By Gregory Hunt
For the first time since the 2006 season, quarterbacks Tom Brady and Peyton Manning will face each other in the AFC Championship Game when the New England Patriots face the Denver Broncos at 3 p.m. ET Sunday at Sports Authority Field at Mile High. The legendary QBs have met in the playoffs three times before, and each time the winner of that game has gone on to win the Super Bowl.
The Broncos earned the number one seed in the AFC playoffs by virtue of a 13-3 record, one game ahead of the number two Patriots. The teams met in the regular season on Nov. 24 at Gillette Stadium when the Patriots overcame a 24-point deficit at halftime to earn a 34-31 victory in overtime. The Broncos/Patriots rivalry dates back to the inaugural game of the American Football League on Sept. 9, 1960, when the Broncos defeated the then-Boston Patriots 13-10 at Boston University’s Nickerson Field. Denver leads the all-time series 27-20, including a 2-1 lead in the playoffs.
In the Manning/Brady rivalry, Manning trails Brady 4-10, including 1-2 in the playoffs. However, Manning won the most recent playoff meeting in a 38-34 comeback victory in the AFC Championship Game at the RCA Dome on Jan. 21, 2007, when Manning played for the Indianapolis Colts.
Broncos On Offense
The Denver Broncos have one of the most explosive offenses in NFL history. During the regular season, the team set an NFL single-season record for points scored with 606 (surpassing the 589 points scored by the 2007 Patriots), while Manning set the single-season record for touchdown passes with 55 (surpassing the 50 achieved by Tom Brady in 2007).
Manning has an incredible array of targets, including former Patriots slot receiver Wes Welker, who caught 73 passes for 773 yards and 10 touchdowns. As impressive as those numbers are, none of them ranked better than third on the team. Wide receivers Demaryius Thomas and Eric Decker along with tight end Julius Thomas and running back Knowshon Moreno all caught 60 passes or more. However, none of them got to 100, either, which is a testament to how well Manning spreads the ball around. By comparison, New England’s Julian Edelman caught 105 passes while no other Patriots receiver reached 60.
Additionally, Denver’s running game can’t be overlooked. Moreno rushed for 1,038 yards this season, while fellow running back Montee Ball added 559 yards on 4.7 yards per carry. If Manning sees extra defensive backs in the opposing secondary, he’s not shy about handing off the ball to one of his backs.
Broncos On Defense
The defensive unit has its shortcomings, although most of them are masked by the explosive Manning offense. The Broncos were 19th in total defense (356.0 YPG) and 22nd in scoring defense (24.9 PPG) during the regular season, but in spite of the late-season loss of star linebacker Von Miller to an ACL tear, this unit performed remarkably well in its 24-17 AFC Divisional Playoff win over the San Diego Chargers this past Sunday. Miller was Denver’s best pass-rusher, but the Broncos still sacked San Diego quarterback Philip Rivers four times in that game.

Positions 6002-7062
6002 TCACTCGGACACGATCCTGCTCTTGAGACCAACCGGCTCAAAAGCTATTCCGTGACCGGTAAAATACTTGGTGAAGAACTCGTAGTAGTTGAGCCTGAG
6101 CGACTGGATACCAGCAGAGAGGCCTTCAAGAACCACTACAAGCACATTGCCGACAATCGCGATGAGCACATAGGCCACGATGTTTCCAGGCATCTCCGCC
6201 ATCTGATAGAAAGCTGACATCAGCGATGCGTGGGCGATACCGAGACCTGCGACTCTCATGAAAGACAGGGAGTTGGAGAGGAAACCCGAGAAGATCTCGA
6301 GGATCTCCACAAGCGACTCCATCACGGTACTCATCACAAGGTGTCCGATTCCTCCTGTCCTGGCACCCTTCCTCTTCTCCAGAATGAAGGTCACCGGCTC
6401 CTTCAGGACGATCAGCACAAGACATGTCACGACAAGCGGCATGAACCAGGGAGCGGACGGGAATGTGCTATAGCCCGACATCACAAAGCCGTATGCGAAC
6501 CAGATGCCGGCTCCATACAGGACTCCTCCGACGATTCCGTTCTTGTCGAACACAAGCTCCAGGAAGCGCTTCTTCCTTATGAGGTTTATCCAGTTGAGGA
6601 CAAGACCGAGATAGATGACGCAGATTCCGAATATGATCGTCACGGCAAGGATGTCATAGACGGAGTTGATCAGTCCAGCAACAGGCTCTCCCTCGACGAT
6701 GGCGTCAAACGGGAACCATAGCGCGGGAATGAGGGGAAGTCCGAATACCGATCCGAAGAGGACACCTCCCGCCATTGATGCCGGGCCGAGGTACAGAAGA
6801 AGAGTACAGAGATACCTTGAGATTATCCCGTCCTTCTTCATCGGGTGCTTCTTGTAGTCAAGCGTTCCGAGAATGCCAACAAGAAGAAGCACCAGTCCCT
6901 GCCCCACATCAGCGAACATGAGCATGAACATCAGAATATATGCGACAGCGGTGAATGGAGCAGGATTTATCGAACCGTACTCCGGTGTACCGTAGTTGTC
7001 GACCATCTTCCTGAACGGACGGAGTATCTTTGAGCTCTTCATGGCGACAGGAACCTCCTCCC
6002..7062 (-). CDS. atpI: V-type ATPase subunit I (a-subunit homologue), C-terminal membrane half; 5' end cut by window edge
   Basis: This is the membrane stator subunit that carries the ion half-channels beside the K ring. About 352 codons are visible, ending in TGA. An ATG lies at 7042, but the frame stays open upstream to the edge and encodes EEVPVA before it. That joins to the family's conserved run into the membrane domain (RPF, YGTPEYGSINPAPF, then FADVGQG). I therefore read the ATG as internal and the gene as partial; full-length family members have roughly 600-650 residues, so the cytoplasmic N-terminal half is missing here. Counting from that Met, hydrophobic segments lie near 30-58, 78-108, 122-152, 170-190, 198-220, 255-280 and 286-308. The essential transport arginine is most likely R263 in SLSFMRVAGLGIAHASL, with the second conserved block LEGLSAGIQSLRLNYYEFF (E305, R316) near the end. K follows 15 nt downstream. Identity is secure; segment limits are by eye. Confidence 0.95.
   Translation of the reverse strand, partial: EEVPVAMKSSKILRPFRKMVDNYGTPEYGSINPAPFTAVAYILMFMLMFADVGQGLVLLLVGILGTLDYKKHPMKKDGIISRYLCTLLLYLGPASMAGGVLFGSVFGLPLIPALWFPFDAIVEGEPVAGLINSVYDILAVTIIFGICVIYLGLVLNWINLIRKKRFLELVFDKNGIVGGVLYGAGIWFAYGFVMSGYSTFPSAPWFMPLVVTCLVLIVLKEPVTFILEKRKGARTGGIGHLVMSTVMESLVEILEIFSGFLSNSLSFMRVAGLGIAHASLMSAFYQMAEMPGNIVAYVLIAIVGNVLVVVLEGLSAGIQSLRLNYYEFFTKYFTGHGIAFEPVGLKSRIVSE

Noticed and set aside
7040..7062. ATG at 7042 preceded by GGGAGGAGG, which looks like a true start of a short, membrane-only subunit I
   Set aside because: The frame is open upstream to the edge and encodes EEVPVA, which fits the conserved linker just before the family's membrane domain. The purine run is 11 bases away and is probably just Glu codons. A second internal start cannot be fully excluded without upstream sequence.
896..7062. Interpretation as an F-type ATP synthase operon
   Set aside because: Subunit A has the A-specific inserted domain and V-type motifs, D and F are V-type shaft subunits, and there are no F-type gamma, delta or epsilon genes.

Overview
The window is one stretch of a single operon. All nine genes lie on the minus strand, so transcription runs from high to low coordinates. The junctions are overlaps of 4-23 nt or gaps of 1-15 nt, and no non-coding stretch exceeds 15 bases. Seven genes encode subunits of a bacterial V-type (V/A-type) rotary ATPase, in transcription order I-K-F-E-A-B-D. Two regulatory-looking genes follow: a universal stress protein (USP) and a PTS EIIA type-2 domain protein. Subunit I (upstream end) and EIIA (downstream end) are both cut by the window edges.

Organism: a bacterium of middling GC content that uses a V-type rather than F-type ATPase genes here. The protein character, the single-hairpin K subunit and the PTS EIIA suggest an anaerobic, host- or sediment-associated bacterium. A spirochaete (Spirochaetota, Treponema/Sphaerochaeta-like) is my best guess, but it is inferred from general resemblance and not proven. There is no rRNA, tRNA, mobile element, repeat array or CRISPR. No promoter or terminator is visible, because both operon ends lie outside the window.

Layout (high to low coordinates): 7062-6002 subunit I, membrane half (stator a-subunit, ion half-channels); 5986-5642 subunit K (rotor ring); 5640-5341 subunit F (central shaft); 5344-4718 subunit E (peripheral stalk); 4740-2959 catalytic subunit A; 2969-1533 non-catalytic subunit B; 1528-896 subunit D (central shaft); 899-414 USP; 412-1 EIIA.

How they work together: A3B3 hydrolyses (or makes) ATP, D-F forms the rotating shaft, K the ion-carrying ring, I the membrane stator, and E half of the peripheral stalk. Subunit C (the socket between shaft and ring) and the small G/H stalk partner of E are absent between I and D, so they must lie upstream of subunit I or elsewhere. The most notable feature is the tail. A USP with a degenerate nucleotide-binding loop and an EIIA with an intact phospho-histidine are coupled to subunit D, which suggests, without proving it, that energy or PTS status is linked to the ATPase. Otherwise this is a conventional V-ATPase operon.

Still, the Broncos will be concerned by the loss of cornerback Chris Harris, who tore his ACL in that playoff game against San Diego. It was only after he left the game in the third quarter that San Diego started moving the ball effectively. Harris was replaced by little-used, 34-year-old veteran Quentin Jammer, who gave up several key passes, so this is a weakness that the Patriots might seek to exploit.
Overall, the Broncos are much stronger in defending the run, so don’t expect New England to use the same run-heavy game plan that worked so well in their 43-22 playoff win over the Colts.
The weather in Denver is expected to be sunny and warm on Sunday, so this game may be a shootout. This doesn’t bode well for New England, as no team can reasonably be expected to outscore the Broncos when Manning’s offense is running on all cylinders. New England’s only chance is to employ some of the defensive tactics used by the Chargers, who somehow kept Denver’s offense under 30 points in all three meetings this season.
Manning will complete plenty of passes no matter what the Patriots do, so New England’s secondary needs to keep Denver’s receivers in front of them and keep them from making too many yards after each catch. If New England avoids giving up big plays, this will force Denver to run more plays on each drive, increasing the odds that Manning will eventually make a mistake on one of two drives. With any luck, those mistakes will turn into turnovers. New England linebacker Jamie Collins was a big factor in last week’s game, getting a sack and an interception, so another big game will be needed by him for the Patriots to reach another Super Bowl.
For more news and updates about the NFL Playoffs, visit NFL Playoffs Central.
Gregory Hunt is a Boston native and a life-long fan of the Patriots, Red Sox, Bruins and Celtics. He’s also particularly fond of lacrosse, IndyCar racing and women’s college basketball. He currently works for Examiner.com where he serves as the Senior Manager of Content and Media Access. He also writes for Examiner.com as the New England Patriots Examiner. His work can be found on Examiner.com.